Burmese opposition leader
Aung San Suu Kyi, long a symbol of her country's aspirations for democratic
rule, has been under house arrest for much of the past 19 years, and it appears
authorities there may be preparing to keep her there for some time to come. New
charges against her are as unfair as those that led to her initial arrest in
1990, and the United States joins with calls in the international community for
her immediate release.
The Nobel Prize laureate was taken from her home May 14 and told she would stand trial for an apparent violation of her long-term house arrest. An uninvited visitor sneaked into her guarded residence last week, violating a ban on her meeting with anyone without government permission. He was arrested upon leaving her compound and remains in custody.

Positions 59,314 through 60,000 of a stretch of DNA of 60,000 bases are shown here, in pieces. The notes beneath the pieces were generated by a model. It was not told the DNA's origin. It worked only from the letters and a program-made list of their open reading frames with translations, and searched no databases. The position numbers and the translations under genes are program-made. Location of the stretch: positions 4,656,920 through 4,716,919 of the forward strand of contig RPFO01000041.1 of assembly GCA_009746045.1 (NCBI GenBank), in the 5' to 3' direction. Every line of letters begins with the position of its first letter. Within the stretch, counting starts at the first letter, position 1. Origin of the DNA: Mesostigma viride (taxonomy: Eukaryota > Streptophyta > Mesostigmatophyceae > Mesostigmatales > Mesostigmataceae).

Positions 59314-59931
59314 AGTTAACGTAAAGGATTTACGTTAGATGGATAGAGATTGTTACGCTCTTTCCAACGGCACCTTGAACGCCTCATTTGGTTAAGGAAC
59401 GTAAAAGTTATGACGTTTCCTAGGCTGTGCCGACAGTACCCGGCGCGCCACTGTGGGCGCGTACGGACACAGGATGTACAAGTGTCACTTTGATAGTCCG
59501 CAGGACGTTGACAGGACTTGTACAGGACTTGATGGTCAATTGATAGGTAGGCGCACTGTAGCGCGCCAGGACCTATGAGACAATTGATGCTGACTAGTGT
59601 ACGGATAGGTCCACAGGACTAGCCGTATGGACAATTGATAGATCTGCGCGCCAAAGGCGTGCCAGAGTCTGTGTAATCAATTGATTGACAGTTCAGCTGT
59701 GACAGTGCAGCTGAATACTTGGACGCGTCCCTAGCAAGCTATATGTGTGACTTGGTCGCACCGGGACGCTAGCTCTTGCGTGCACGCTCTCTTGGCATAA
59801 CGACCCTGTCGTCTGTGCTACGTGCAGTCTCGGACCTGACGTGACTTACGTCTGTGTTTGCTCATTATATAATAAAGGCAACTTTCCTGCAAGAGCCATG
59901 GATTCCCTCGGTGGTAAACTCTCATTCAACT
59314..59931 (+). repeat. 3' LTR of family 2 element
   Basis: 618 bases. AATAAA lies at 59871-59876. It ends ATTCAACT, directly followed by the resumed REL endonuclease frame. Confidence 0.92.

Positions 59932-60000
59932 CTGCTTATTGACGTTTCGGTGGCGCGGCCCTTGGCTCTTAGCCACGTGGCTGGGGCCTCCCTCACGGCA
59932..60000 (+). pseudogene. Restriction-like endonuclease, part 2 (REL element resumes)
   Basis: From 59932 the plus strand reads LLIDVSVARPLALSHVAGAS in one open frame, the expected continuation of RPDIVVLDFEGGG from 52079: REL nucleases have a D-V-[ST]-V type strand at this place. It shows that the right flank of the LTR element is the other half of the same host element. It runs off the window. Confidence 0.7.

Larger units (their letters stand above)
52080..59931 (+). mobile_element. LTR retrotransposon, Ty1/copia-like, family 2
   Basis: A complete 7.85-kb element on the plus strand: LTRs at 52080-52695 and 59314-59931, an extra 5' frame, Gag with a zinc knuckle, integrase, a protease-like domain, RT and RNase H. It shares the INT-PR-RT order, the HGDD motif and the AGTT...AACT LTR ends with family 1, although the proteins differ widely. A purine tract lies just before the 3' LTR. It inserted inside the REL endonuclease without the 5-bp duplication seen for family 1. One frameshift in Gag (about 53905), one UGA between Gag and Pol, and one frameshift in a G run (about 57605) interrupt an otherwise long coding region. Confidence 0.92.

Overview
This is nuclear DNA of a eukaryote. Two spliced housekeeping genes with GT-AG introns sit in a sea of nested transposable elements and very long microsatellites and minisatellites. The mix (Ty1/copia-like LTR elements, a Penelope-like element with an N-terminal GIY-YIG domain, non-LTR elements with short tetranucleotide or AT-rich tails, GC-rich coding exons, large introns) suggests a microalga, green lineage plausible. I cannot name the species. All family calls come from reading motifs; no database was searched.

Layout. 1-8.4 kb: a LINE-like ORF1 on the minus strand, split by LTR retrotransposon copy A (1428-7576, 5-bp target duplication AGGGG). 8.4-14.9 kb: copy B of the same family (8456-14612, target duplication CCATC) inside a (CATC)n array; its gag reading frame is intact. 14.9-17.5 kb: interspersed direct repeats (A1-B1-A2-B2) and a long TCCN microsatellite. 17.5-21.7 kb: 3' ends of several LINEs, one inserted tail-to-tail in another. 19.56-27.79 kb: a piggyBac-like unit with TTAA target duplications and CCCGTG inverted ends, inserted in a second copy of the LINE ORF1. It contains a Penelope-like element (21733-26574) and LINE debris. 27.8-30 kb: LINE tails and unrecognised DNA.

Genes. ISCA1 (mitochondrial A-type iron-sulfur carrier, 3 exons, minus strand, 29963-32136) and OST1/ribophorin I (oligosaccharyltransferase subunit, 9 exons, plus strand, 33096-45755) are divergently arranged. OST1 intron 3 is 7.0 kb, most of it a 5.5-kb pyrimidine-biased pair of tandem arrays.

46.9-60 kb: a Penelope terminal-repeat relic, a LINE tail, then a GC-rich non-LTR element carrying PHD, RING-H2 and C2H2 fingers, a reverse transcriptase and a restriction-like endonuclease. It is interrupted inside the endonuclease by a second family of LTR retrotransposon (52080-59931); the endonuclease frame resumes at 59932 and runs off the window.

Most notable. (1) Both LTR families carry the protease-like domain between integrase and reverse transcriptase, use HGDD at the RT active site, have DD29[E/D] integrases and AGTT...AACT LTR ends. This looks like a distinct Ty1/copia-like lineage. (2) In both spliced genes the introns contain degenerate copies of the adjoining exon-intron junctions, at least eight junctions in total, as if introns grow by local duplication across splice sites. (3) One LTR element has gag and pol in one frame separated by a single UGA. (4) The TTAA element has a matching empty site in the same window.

The U.S. is seeking more information on the incident and following the situation closely. The unauthorized visitor, John Yettaw, is an American. The U.S. has long pressed for Aung San Suu Kyi's release and that of an estimated 2,100 other political prisoners held by Burma's military rulers.
Aung San Suu Kyi's National League for Democracy party won Burma's last elections in 1990, but the results were ignored by the government. New elections are planned next year, in which Aung San Suu Kyi likely could not have a voice if she were still in custody. A disputed constitution approved in a sham referendum last year may bar her from holding office.
Aung San Suu Kyi should be freed immediately. Her detention, already unfair, has lasted too long.